To better understand what readers are thinking, Gravity Goldberg and Renée Houser urge teachers to reflect on current conferring questions, collaborate with colleagues on deeper questions that align with goals, and allow their teacher curiosity to help guide the conference.
Giving students tools to slice into a text and formulate specific thoughts backed with evidence has transformed NBCT Marilyn Pryle’s classroom discussions. “Instead of tentative guesses from a few, we now have detailed conversations that draw the whole class in.”
In Reading with Presence discover how Marilyn Pryle gives students an opportunity to organize their thoughts, reactions, opinions, and questions in writing, so they’re prepared and even eager to participate in class discussions. Definitely a keeper, writes Anne Anderson.
Veteran principal and multi-book author Baruti Kafele takes school leaders on a self-reflective journey to answer his title question by exploring 35 focused and intentional guiding questions. Education leadership professor Frank J. Hagen recommends taking the trip.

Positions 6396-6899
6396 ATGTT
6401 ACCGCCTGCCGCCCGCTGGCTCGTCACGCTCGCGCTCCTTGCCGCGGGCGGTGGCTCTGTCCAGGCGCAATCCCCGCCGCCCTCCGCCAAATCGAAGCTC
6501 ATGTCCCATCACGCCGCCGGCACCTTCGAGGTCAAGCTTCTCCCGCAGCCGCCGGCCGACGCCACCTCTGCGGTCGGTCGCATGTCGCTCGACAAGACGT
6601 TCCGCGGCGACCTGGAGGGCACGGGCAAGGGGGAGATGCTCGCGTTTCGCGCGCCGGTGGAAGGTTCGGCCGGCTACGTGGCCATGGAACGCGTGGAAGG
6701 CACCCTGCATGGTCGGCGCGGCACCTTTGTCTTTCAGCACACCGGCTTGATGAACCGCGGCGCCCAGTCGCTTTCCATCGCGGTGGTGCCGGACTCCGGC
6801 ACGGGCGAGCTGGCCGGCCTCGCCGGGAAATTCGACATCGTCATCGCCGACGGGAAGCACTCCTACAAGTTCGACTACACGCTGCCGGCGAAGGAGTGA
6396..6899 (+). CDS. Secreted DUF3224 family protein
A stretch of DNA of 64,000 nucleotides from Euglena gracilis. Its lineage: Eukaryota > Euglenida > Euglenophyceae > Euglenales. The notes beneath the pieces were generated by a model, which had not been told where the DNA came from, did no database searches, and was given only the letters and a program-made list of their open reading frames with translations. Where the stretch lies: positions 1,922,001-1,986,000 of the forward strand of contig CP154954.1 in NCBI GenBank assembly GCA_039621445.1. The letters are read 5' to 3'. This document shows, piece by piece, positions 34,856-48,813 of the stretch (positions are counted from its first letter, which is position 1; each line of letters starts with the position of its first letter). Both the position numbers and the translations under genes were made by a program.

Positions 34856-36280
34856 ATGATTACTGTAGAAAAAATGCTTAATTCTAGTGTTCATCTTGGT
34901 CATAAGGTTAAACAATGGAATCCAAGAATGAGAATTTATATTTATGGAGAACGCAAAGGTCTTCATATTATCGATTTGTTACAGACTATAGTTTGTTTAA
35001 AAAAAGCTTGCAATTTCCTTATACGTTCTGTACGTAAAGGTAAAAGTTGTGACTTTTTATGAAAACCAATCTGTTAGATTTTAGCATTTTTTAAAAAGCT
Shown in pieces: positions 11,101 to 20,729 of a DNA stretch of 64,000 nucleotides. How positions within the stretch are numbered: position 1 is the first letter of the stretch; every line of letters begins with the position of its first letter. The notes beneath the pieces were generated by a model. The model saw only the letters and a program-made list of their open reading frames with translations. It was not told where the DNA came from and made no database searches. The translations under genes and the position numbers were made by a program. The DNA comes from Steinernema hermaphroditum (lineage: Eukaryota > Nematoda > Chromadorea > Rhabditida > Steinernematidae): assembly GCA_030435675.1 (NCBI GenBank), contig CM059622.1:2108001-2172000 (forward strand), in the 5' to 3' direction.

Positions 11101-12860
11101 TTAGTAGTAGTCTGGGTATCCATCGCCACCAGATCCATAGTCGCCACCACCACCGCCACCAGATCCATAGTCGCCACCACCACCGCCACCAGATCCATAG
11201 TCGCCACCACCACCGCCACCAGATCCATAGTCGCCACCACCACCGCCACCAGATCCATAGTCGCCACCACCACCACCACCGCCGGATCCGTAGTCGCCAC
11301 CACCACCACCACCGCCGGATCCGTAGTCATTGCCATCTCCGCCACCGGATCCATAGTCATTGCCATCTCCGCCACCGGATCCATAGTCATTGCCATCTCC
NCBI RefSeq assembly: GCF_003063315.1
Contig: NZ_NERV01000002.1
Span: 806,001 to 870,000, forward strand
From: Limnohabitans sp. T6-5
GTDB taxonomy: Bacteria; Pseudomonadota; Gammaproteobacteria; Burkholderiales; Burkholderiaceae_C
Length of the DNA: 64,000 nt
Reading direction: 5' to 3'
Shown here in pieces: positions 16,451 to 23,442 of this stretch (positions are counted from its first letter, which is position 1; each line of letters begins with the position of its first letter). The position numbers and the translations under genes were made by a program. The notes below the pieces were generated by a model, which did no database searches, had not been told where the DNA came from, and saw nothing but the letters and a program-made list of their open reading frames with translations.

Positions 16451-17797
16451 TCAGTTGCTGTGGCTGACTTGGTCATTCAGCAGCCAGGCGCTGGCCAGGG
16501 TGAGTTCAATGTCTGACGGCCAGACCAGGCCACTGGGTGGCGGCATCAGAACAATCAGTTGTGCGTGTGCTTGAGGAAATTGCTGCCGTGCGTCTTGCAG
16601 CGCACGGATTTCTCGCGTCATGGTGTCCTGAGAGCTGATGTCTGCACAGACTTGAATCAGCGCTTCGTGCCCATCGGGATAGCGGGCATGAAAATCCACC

The second edition of John F. Barell’s “Why Are School Buses Always Yellow?” shows teachers how they can inspire young minds to think beyond the text, to ask questions and to wonder, achieving inquiry learning while meeting standards, says reviewer Linda Biondi.
In “Q Tasks,” Carol Koechlin & Sandi Zwaan argue that the key to learning, understanding & thinking critically is the Question. The book’s 50 or so lessons help students generate & use questions for learning & evaluating information, says Laura Von Staden.
Plan now for summer reading assignments with the Character Analysis Organizers developed by Sarah Tantillo. Students evaluate two main characters in a selected book by answering questions and then developing paragraphs. More reading, less torture, and a place to start in the fall.
Karen Bromley guides educators to “The Next Step in Vocabulary Instruction” by uncovering the “why” of teaching vocabulary and its role in comprehension and fluency. Reviewer Linda Biondi highly recommends the book’s extensive strategies and activities.